BRITISH TV and newspapers focused last week on the killing of what they called "civilian contractors" in the central Iraqi town of Fallujah. They raged against what they called a "barbarous" killing of civilians trying to help Iraqis. In fact the four men killed in Fallujah were US mercenaries. Most of the media did not report the scale of brutality that US forces had recently meted out to Iraqi civilians in Fallujah.
US forces opened fire on demonstrators in Fallujah in April last year, killing at least 15 Iraqi civilians. The Sunni Muslim town has become a centre of resistance. One US report describes how "in the last week the American military has intensified the repression of the 500,000 residents of Fallujah.
"On 24 March the California-based First Marine Division took over control of the area. The troops have been attempting to assert their control using brutal tactics. Last Friday morning, hundreds of marines with tanks and armoured vehicles deployed into the city in force. Most of the 15 Iraqis killed and many of the wounded were non-combatants gunned down by the Americans. The major roads in and out of Fallujah were blockaded by US tanks and troops until Tuesday, with hundreds of people being subjected to vehicle searches. On Monday and Tuesday, marines carried out house to house searches for insurgents in three suburbs, including al-Askari. An unknown number of men were detained."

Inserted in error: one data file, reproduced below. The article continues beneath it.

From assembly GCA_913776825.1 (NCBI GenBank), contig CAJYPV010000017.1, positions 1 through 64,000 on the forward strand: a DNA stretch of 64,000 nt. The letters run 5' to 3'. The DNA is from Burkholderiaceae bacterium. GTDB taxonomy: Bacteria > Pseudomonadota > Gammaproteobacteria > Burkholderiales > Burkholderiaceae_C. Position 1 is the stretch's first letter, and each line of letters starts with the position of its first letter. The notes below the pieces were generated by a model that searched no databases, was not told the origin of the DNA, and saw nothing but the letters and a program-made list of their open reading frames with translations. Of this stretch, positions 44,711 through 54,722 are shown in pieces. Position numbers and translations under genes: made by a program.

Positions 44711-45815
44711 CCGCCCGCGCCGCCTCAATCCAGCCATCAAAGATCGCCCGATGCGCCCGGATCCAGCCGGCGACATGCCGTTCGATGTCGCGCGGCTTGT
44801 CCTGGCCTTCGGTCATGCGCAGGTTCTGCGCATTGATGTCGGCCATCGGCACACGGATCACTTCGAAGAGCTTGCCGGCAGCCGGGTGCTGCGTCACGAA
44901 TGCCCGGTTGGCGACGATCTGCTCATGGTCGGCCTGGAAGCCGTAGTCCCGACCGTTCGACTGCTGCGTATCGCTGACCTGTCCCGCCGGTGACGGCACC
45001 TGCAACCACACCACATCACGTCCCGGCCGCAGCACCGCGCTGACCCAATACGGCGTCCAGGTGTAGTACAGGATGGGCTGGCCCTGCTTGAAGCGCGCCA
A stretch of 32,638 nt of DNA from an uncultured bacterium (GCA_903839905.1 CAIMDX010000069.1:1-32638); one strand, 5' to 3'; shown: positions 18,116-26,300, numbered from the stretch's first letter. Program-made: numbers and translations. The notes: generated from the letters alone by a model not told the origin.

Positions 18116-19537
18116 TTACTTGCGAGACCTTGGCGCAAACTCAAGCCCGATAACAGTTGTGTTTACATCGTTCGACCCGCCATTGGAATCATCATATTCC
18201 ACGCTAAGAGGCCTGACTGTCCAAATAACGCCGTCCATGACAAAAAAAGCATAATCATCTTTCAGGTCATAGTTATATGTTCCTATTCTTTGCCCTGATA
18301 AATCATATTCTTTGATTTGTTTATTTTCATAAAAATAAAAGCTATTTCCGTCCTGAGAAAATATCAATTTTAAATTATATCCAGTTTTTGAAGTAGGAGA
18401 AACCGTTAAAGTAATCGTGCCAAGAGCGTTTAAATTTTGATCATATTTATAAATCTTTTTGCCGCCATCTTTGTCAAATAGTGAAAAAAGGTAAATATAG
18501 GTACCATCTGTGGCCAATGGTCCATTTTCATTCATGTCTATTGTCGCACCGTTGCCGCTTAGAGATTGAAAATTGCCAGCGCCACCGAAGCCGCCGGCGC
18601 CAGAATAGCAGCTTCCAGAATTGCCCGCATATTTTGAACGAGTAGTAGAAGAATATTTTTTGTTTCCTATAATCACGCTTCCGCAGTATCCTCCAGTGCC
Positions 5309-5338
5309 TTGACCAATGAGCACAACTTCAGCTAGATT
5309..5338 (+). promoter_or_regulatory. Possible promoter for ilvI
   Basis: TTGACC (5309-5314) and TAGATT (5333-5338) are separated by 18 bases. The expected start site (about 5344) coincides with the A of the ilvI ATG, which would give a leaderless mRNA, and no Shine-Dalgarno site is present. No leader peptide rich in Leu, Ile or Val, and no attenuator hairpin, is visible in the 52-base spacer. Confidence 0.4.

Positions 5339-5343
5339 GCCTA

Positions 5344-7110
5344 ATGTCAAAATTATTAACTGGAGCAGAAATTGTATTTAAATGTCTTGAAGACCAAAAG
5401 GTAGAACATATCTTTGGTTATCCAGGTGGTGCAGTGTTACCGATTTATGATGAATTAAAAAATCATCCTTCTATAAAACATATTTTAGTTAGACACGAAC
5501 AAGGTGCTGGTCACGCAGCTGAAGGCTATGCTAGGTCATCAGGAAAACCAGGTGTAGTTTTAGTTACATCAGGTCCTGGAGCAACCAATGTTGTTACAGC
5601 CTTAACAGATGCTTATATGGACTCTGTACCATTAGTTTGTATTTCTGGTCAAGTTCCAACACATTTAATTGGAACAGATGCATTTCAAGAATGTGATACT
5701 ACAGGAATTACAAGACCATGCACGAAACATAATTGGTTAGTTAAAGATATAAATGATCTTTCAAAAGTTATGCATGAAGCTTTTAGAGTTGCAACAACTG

The US International Herald Tribune newspaper also pointed out one telling fact about the attack on the US mercenaries in Fallujah: "The steadily deteriorating security situation in the Fallujah area has become so dangerous that no American soldiers or Iraqi security staff responded to the attack against the contractors. There are a number of police stations in Fallujah and a base of more than 4,000 marines nearby." None attempted to intervene in last week's incident.
The paper also reported the mood among ordinary Iraqis in Fallujah after the killing of the mercenaries: "'Long live the resistance!' shouted Said Khalaf, a taxi driver. Many people said they felt they had won an important victory."
US and British journalists were not attacked. Local people wanted to tell their story, and proclaim their defiance and resistance to the occupation. US general Mark Klimmit told a press conference that the marines' attitude in Fallujah was simple: "They will go in. They will restore order. And they'll put those people back in their place." That will only fuel greater resistance. Ghazia Mohammed, a Fallujah schoolteacher, says, "It is not just a matter of resistance-it is a matter of self defence because they occupied our state. "They destroyed our houses, our stores, they are raiding our families, they don't respect us. How should we accept that? They said they would improve our lives while instead they are fighting us. Is that democracy?"